Share on FacebookTweet about this on TwitterEmail this to someone
Share on FacebookTweet about this on TwitterEmail this to someone
52-home plan
The original rendering of the Waterpointe development.

Whitestone can breathe again.

Following unyielding pressure by residents and politicians, including the announcement of a planned protest, developers of the 18-acre Waterpointe site are returning to the original proposal of 52 single-family detached homes instead of one that would have had quadruple the number of units.

Officials from Edgestone Group, which purchased the land at 151-45 Sixth Rd. for $11.3 million in 2012, decided to change course after negotiating with Councilman Paul Vallone. Both parties confirmed exclusively to The Courier that the developer will return to the original proposal the community supported years ago instead of the recently unveiled 107 townhouses — possibly avoiding a war in Whitestone.

“So much has been talked about this site, and now you’ve got a community fearing the worst,” Vallone said. “I’m proud to work with [the architect] Joe Sultana and the owners to get their commitment to go back to the original agreement, because that’s really what everyone has always wanted.”

Also, the developer will keep plans for community amenities, including a much-needed two-acre waterfront park, promenade, a 60-boat marina, and potentially an “eco-dock” from which residents can fish and go kayaking.

In a Community Board 7 (CB 7) committee meeting last month, Edgestone unveiled its updated plan for the property, which included 97 two-family townhouses and nine additional single-family townhouses, for a total of 203 units.

Whitestone Waterpointe piece

The backlash by residents and politicians was strong. They complained that it would dramatically impact the community and put a burden on schools, roads, sewers and other public systems. Also, they said the townhouses would ruin the contextual character of the neighborhood, which has mostly single-family detached residences.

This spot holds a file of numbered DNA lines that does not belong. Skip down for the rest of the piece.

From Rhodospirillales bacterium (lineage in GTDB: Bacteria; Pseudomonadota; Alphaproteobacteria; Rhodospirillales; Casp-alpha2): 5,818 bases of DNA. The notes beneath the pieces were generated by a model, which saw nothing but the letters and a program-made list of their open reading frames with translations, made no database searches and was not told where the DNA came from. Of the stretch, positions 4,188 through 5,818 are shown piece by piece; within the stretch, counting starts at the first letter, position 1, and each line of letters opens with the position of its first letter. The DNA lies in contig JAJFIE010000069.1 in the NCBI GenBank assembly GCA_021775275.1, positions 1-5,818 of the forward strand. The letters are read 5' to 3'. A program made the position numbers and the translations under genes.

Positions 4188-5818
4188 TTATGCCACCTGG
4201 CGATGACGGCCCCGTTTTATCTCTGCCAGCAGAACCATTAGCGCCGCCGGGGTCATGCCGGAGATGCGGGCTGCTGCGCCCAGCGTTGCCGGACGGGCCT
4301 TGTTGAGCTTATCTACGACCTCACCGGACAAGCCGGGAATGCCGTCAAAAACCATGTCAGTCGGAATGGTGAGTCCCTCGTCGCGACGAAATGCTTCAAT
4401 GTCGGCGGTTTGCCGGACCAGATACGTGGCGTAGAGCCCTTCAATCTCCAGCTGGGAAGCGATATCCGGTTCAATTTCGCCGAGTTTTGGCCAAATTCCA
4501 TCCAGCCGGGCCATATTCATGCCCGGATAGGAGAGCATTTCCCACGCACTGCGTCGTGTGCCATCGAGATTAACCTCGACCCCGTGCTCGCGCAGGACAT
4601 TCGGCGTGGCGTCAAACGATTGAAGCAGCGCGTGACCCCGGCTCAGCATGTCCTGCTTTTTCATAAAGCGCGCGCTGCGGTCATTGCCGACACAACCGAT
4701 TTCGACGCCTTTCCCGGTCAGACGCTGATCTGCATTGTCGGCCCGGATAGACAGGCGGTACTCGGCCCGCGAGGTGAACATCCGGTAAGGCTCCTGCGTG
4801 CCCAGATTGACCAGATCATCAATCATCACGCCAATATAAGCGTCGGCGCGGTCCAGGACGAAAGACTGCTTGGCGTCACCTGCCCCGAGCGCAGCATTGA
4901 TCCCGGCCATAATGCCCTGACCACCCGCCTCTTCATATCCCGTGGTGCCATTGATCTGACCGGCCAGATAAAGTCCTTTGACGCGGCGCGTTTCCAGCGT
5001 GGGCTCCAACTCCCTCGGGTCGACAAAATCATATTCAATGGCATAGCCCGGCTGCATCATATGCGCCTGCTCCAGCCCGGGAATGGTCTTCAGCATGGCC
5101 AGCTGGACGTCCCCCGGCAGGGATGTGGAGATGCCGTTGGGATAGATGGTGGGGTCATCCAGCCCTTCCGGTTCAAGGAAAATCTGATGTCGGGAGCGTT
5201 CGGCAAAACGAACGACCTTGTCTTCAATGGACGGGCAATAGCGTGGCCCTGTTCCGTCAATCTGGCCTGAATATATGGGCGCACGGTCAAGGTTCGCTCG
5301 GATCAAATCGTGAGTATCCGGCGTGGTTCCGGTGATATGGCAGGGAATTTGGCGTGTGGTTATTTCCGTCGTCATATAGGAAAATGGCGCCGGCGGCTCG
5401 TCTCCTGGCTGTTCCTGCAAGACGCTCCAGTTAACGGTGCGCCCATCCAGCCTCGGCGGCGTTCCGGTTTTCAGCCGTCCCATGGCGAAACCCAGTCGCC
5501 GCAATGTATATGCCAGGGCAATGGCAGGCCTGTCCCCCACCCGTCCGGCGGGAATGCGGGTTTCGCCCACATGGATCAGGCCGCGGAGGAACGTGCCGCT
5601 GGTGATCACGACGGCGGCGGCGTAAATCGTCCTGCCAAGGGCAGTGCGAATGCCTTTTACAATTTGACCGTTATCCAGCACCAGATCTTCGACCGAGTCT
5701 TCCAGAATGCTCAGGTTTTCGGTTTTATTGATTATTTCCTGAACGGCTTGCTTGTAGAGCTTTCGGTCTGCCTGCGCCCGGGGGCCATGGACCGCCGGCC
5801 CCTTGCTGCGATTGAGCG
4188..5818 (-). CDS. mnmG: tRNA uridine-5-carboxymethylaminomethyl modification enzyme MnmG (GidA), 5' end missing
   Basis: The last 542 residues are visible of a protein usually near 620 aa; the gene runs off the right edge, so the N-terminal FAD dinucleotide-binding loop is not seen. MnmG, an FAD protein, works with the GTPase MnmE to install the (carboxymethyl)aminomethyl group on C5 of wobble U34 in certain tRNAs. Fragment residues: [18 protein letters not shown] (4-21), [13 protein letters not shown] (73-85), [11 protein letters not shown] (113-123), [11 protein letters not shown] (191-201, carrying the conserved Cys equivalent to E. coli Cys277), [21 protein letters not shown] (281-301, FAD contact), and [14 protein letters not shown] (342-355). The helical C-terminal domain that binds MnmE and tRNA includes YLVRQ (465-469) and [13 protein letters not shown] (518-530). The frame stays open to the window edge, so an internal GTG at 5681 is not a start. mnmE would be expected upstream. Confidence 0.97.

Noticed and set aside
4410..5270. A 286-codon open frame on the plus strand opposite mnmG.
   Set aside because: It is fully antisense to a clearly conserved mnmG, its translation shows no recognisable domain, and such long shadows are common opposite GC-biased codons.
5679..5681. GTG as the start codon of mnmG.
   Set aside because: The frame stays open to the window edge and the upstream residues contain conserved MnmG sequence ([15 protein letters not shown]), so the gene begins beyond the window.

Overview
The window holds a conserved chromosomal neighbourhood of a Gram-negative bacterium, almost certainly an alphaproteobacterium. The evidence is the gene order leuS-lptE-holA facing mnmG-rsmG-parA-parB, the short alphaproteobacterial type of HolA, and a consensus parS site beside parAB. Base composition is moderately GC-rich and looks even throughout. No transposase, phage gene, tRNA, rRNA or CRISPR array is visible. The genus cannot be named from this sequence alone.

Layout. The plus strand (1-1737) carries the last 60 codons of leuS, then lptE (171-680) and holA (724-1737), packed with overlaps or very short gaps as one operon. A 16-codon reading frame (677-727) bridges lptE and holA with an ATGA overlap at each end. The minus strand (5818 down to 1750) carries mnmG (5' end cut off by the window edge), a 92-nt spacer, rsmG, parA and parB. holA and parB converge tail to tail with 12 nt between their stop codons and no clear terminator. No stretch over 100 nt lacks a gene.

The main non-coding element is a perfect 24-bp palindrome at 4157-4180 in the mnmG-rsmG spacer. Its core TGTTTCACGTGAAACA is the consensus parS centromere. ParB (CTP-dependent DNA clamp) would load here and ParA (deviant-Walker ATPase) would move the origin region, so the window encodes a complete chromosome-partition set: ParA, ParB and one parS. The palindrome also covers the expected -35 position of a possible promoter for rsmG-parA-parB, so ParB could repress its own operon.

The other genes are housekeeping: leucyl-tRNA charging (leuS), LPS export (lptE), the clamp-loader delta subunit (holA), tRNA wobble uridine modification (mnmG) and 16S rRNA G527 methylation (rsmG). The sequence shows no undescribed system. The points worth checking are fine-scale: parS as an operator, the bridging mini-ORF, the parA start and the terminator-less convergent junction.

“[The developer] is doing the right thing for the community,” said Joe Sweeney, a member of the CB 7 Zoning Committee. “He’s basically responding by meeting community wishes and not disrespecting the community. That plan would have had a tremendous effect.”

Edgestone initially turned away from the 52 large single-family homes because they would each have to retail for $2 million, a price tag the group figured would take longer to sell.

However, the developer agreed to the old plan because they’ll be able to begin working faster on the long-stalled development site.

“What it’s come down to is the developer wants to start working on this,” Sultana said. “If we go to the 200 units or anything else but the 52 [homes], we’d have to refile and go through city approval all over again and that’s probably going to take a year and a fight. So the developer is eager to get started. ”

Sultana couldn’t yet give many details about the homes, but said 40 of them will be between 2,000 to 3,000 square feet with private yards and garages. The remaining 12 will be bigger, more luxurious homes, closer to the waterfront.

An environmental cleanup of the site will begin later this year. After the site has been cleaned, the developer will reapply for the original special permit for 52 homes, which has since expired.

Despite this news, residents are still planning to hold Sunday’s rally hosted by the We Love Whitestone Civic Association at 1 p.m. in front the site.

“Absolutely,” said Alfredo Centola, president of the civic group. “How do we know this is not just a ploy to get us to back away, and as soon as we turn away they change again?”

RECOMMENDED STORIES

Comments:

Join The Discussion



Related Stories
Whitestone civic leader calls for increased transparency as state agency plans ‘public session’ for controversial site
Whitestone civic leader calls for increased transparency as state agency plans ‘public session’ for controversial site
Local representatives ‘see progress’ on controversial Whitestone development
Local representatives ‘see progress’ on controversial Whitestone development
Popular Stories
Serial robber targeting women riding Q65 bus in Flushing and Fresh Meadows: cops
Two critically injured in blaze above a storefront on Bell Boulevard in Bayside
These Queens neighborhoods saw increases in average rental prices during 2018


Skip to toolbar